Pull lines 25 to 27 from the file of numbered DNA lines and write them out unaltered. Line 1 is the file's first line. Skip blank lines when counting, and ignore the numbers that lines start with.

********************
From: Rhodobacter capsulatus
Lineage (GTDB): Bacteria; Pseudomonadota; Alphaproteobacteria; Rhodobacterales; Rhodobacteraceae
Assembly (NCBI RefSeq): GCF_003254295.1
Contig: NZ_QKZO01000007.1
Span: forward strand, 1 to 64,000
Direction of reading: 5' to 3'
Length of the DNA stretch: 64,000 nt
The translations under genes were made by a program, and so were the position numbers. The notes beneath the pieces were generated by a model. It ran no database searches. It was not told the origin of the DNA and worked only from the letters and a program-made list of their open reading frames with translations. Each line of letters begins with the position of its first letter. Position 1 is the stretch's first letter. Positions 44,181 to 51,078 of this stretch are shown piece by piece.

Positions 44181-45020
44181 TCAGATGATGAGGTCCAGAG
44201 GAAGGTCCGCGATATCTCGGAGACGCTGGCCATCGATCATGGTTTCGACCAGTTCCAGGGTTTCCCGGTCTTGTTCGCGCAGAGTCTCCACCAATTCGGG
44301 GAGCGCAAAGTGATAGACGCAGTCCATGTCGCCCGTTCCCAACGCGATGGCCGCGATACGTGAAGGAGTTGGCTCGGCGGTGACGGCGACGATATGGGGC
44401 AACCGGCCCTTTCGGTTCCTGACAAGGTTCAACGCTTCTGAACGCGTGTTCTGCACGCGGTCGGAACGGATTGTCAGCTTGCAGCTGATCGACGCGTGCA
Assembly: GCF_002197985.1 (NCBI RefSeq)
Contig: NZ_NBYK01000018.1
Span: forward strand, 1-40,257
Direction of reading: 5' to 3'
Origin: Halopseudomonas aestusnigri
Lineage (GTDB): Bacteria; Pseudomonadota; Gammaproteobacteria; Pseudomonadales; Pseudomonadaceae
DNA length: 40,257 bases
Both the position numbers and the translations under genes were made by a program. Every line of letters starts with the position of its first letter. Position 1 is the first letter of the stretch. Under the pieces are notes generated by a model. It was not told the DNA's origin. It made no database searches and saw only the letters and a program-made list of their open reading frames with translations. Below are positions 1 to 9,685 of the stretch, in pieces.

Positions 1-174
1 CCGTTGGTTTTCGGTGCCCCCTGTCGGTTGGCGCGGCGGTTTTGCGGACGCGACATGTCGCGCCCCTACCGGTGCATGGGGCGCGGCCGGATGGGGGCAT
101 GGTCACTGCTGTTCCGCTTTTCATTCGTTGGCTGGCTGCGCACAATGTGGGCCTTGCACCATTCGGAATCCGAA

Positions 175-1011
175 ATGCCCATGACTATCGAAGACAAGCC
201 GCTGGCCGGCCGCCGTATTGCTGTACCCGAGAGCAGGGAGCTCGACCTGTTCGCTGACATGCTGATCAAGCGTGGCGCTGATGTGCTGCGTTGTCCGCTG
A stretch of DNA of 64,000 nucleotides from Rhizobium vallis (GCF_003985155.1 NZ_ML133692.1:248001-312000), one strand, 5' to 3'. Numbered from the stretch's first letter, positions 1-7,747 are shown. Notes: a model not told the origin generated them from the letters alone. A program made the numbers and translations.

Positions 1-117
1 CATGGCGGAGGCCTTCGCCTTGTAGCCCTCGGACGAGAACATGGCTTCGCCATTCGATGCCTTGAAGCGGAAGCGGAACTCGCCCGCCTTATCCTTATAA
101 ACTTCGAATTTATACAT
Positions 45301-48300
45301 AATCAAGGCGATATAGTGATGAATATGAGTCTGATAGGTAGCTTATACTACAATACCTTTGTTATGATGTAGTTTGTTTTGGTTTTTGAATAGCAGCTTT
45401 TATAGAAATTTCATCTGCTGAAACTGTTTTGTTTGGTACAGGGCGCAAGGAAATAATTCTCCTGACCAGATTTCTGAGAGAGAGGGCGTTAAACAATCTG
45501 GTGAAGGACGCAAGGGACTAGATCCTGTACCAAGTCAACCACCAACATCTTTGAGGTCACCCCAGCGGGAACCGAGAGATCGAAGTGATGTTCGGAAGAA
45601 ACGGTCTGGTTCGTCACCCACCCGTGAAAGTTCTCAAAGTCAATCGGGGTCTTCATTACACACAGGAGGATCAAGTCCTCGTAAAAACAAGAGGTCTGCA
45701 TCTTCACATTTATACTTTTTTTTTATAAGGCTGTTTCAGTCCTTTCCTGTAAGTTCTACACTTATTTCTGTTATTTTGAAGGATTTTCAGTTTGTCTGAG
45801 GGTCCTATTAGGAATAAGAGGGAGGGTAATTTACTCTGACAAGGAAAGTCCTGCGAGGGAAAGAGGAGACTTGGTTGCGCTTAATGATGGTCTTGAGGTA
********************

Positions 175-1011
175 ATGCCCATGACTATCGAAGACAAGCC
201 GCTGGCCGGCCGCCGTATTGCTGTACCCGAGAGCAGGGAGCTCGACCTGTTCGCTGACATGCTGATCAAGCGTGGCGCTGATGTGCTGCGTTGTCCGCTG